network security best practices.

In this article, I would like to share with you 10 network security best practices that can be used to best mitigate malicious users and attacks on your network.

  • Signature management – If you have an IPS (intrusion Protection System) or IDS (Intrusion Detection System) system you will need to ensure that these signature databases are up to date. It’s important to schedule a time to make sure that these databases that contain all of the information that is required to allow you to recognise malicious traffic have all of the latest updates.
  • Device hardening – This is where we apply a collection of network security best practices and recommendations to your network hardware to make them more difficult to penetrate by malicious users. A simple example of one of these practices is to turn off the ability to connect to networking equipment via telnet and only allow access via SSH. Do your research and implement all of these best practices.
  • Change your Native VLAN – Most switches will have by default a native VLAN where traffic between clients is untagged with any VLAN information. If you keep your switch defaulted with this VLAN and your clients are part of this native VLAN then anyone who has access to this switch can plug their device in and then have access to the information passed across this VLAN. It’s best practice to change your native VLAN to something else and create a different VLAN for your production devices that the native VLAN does not have access to.
  • Define privileged user accounts on your network devices – If you have one account and password to log into your network devices including your enable secret password and this has been given to all staff and one of those staff members leaves the organisation then you would need to change those login details. Creating a different account for each user with different levels of access is a better practice.
  • Role Separation – If you have an I.T department with members with different levels of technical abilities it’s a good idea to separate permissions given to each of these users. Granulate permissions on your different systems based on the role of the user
  • Create a honey pot or honeynet – Create a separate network that is less secure than your production network and has fake information and devices on this network. This looks Sweet to the attacker and by attracting them into this distraction network they will spend a large amount of time snooping this network for valuable information. You can then monitor this network and see what these attackers are looking for or the techniques they are using to penetrate into a network to better protect your live production network.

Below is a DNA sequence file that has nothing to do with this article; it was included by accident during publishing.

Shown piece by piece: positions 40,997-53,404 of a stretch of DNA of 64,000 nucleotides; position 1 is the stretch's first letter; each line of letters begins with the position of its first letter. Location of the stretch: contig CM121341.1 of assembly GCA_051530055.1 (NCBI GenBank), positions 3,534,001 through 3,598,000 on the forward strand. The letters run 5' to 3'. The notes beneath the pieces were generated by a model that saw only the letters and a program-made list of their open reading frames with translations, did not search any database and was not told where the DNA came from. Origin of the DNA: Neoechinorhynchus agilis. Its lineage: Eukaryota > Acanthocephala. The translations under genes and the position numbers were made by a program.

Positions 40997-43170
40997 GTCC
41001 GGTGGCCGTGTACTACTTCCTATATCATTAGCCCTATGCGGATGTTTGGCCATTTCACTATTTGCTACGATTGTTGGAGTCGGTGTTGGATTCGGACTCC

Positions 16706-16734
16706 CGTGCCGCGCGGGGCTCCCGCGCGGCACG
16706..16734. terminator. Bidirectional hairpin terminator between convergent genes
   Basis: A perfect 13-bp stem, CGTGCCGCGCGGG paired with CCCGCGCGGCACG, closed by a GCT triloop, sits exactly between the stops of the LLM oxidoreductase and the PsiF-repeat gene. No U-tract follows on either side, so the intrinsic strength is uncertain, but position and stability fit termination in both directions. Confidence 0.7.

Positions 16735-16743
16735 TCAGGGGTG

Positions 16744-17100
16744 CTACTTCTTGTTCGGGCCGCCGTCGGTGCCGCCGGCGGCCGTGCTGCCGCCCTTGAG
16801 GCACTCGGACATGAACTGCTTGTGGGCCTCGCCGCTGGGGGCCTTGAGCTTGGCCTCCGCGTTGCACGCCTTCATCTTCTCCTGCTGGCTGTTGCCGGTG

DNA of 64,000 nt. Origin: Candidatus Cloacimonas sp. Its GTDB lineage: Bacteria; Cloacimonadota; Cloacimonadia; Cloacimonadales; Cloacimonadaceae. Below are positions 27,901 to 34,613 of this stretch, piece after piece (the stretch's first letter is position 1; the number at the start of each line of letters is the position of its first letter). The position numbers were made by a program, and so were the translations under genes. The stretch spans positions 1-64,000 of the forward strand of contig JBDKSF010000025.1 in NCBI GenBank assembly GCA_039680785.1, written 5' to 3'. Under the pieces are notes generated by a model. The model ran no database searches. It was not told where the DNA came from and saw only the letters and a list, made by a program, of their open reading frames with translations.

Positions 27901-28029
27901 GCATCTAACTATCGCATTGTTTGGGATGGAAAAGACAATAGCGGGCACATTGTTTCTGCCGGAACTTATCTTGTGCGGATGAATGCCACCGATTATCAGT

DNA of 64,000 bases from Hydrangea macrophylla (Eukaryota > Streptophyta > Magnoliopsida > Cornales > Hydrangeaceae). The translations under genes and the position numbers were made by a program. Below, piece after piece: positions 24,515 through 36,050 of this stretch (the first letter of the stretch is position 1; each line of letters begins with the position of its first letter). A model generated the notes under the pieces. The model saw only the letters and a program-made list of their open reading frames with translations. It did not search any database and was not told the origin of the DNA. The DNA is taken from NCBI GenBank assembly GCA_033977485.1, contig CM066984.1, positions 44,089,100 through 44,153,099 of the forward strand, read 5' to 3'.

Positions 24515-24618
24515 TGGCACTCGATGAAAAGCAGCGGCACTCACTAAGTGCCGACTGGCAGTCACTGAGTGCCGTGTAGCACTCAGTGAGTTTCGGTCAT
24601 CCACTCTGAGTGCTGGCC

• Penetration testing or Pen testing – This is where you will hire an external consultant who will try and gain access to your system. These consultants will then report back on vulnerabilities and security weaknesses on your network.
  • Turn on STP (Spanning tree Protocol) – Not only do you need to protect your network from malicious activity but you also must protect your network from outages and failures. Using STP or Spanning Tree Protocol you can protect yourself from link or switch failures due to the unauthorised installation of new networking gear. Either you connect another switch to your network by accident or you deliberately connect two switches together via two different cables in the hope to introduce redundancy, this can result in a broadcast storm and bring down the links between the switches. Spanning Tree protocol should always be configured on Cisco switches to prevent two switches from being connected in a loop causing a broadcast storm.
  • Enable Floodguard. – Malicious users will often connect to a switch and start sending out frames claiming to be from different mac addresses in an attempt to fill up the switch’s mac address table. Floodguard is something that you will want to turn on to prevent this from happening This will set a maximum amount of mac addresses that is allowed to be learnt from a switch port.
  • DHCP snooping – When a computer boots up a message will be sent out as a broadcast to find out if there is a DHCP server available to obtain an IP address from. If another DHCP server is connected to your network other than your corporate DHCP server then a PC can potentially obtain an IP address from this rogue DHCP server forcing the clients to go out of their gateway and capture their data. DHCP snooping is a feature that you can set on your Cisco switch to allow what ports on the switch will be trusted as having a DHCP server attached and which are not. You would typically only trust the one port in which your DHCP server is connected and untrust all other ports.

This is a list of network security best practices for you to implement on your network to ensure that your network is not only protected but also to make it more difficult for those malicious users doing harm to your network.

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